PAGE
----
It’s now apparent that Al Franken will pursue an undervote strategy to win the election. Such a strategy should be immediately rejected for several reasons. Amanda Carpenter’s Townhall column exposes that myth:
Al Franken’s campaign has been telling reporters that any vote for Barack Obama should count for a vote for Franken in his now-deadlocked recount with incumbent Republican Senator Norm Coleman. Franken calls it an “undervote,” meaning if a ballot is checked for Obama, but is “mistakingly” left blank for the Senate race, it should go to him. He may want to abandon this logic. The polling data in the run-up to the election shows otherwise.
His nasty brandy of campaigning against Coleman in state of “Minnesota nice” put him anywhere between 12 and 15 points BEHIND Obama. The Minnesota Star-Tribune (the “Strib” as they call it, rhymes with “Trig”) found only 68% of those who said they would vote for Obama were planning to vote for Franken in a survey conducted October 29-31, days before the election.
I talked with several liberals in Central Minnesota who told me that they couldn’t vote for Franken because he’s such a total jerk. Most of these good liberals said that they’d be casting their votes for Dean Barkley. A small percentage said that they’d be voting for Sen. Coleman even though they didn’t particularly like Sen. Coleman.
Some longtime DFL activists said they wouldn’t vote for anyone because they’d “never vote for a Republican” but they simply couldn’t vote for Al Franken. Most of the people in this group said that they were upset that Franken would refer to Paul Wellstone as his friend, saying that Wellstone was a saint while believing that Franken more closely resembled the guy with a pitchfork and the pointy ears. (No, I’m not referring to Spock.)
Before the election, conservatives joked about Franken’s worst nightmare being yards with an Obama sign and a Barkley or Coleman sign in it. Let’s also not forget that Al Franken had a miserable time in the primary. Most of the time, the endorsed candidate vanquishes the primary challenger with 85-95 percent of the vote. Al Franken won with 65 percent of the vote, with Priscilla Lord-Faris getting just short of 30 percent in the Sept. 9 primary. Al Franken even lost 4 counties. Here’s are some statistics I posted immediately following the primary:
Let’s first look at the race from the perspective from the St. Cloud area. Here’s what the SecState’s website shows for Benton County:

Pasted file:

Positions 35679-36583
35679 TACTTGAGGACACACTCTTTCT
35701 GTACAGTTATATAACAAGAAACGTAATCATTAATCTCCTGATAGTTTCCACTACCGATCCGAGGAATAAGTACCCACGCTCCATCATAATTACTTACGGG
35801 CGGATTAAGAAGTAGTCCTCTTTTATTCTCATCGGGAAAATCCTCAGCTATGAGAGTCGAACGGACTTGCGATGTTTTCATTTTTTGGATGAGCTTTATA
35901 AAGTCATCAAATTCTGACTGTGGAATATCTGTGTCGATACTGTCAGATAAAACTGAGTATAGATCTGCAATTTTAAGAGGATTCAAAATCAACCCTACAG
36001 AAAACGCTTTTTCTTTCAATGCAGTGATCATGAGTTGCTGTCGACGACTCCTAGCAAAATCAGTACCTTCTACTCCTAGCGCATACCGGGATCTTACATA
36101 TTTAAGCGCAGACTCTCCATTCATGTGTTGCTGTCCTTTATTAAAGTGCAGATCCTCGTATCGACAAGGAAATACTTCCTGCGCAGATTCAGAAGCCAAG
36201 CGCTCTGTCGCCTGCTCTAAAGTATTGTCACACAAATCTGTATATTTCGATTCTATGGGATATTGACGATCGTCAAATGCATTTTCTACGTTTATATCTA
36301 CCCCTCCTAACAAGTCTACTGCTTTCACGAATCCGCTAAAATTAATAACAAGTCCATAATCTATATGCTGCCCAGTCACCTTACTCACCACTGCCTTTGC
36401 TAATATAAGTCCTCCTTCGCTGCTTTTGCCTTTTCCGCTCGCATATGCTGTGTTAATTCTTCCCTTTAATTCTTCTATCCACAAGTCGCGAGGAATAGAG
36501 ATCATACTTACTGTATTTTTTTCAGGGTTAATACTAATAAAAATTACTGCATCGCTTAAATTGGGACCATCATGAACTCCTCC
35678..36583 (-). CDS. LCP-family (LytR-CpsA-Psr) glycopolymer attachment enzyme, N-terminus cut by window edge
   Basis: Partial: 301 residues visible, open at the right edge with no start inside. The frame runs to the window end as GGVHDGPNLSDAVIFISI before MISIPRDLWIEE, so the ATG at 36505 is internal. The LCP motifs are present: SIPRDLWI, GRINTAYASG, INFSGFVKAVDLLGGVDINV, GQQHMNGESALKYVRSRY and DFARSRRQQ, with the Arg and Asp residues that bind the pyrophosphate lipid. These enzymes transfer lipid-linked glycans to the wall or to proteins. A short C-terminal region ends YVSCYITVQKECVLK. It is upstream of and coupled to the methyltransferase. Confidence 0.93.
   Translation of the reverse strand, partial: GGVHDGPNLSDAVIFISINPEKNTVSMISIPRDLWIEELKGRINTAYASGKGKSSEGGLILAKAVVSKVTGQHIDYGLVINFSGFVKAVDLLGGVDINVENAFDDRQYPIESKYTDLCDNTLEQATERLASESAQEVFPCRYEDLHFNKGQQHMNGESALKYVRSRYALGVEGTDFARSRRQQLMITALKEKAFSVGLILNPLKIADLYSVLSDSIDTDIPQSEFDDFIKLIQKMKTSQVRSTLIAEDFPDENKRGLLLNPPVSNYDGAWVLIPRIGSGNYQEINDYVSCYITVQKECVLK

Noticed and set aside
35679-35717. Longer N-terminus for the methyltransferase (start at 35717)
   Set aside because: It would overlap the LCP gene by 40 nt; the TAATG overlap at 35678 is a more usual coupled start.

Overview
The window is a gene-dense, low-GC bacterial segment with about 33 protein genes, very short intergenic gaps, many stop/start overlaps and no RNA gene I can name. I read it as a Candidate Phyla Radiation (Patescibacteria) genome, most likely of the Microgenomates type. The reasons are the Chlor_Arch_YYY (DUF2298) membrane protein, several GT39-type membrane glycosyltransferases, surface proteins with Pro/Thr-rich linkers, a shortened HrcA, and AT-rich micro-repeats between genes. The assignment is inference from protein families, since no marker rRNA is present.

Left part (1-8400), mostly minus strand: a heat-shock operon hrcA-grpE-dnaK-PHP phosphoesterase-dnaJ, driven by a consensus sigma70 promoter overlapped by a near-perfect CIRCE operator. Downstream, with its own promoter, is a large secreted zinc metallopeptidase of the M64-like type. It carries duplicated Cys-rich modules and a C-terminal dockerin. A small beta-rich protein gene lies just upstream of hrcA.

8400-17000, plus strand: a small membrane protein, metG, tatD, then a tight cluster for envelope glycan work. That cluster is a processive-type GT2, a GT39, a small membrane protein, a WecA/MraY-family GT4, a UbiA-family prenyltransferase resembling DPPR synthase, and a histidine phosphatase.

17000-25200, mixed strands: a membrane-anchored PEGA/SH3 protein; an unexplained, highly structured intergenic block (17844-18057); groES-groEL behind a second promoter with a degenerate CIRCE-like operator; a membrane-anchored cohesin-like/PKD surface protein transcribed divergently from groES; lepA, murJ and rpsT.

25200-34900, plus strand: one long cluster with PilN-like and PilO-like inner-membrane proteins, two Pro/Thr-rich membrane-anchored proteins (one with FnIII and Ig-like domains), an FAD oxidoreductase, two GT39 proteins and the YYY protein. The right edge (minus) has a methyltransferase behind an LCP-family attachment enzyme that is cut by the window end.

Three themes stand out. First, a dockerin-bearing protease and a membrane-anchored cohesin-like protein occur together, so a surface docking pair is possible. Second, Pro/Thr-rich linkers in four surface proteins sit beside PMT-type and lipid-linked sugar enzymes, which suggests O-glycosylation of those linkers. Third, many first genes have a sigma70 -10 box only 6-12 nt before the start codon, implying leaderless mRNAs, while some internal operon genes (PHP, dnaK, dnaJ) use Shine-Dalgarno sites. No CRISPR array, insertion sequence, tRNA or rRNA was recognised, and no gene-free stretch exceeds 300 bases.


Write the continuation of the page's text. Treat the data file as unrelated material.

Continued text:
Al Franken got 859 votes, which equates into 55.96% of the vote.
Priscilla Lord-Faris got 551 votes, which equates into 35.9% of the vote.
Here’s the final tally from Stearns County:
Al Franken got 2,148 votes, which equates into 55.43% of the vote.
Priscilla Lord-Faris got 1,553 votes, which equates into 40.08% of the vote.
Here’s the final tally in Sherburne County:
Al Franken got 1,219 votes, which equates into 60.65% of the vote.
Priscilla Lord-Faris got 712 votes, which equates into 35.42% of the vote.
This is proof that lots of DFL activists were disgusted with Mr. Franken. Why else would only 1 person show up for a Franken event in St. Cloud? Everyone remembers that. That story was highlighted on the Drudge page for a couple days. The LA Times wrote an article about it. Now we’re supposed to forget that event and assume that people who would’ve run through walls for Obama and who hated Franken really intended to vote for Franken even though the ballots weren’t marked? I think not.
Yesterday, Mark Ritchie told MSNBC that the Coleman campaign’s “goal was to win at any price”, something that the Coleman campaign immediately rejected. It’s apparent that Mr. Franken’s campaign is willing to do anything to win this election. It’s apparent because they’re attempting to convince election judges that they know the voter’s intent was to vote for Mr. Franken even though the ballots aren’t marked as such.
I just spoke with someone in the Minnesota Secretary of State’s office about the types of ballots available in Minnesota. I did this to verify that the forms weren’t confusing. (I did this as verification, not as an investigation.) The gentleman I spoke with said that they employed two ballot types.
One type of ballot has an oval alongside the candidate’s name. To vote for a candidate on such a ballot, the voter is required to fill in the oval.
The other ballot type is a connect the arrow type. As you can see, this isn’t a confusing system. In fact, it’s one of the most straightforward ballots in the nation.
My point is this: It’s impossible to convince thinking people that a ballot that’s marked for President-Elect Obama but isn’t marked for Al Franken is really a vote for Mr. Franken.
Mr. Franken, it’s time to stop the attempted theft of this election. It’s time that Mr. Franken let the results speak for themselves.
Cross-posted at California Conservative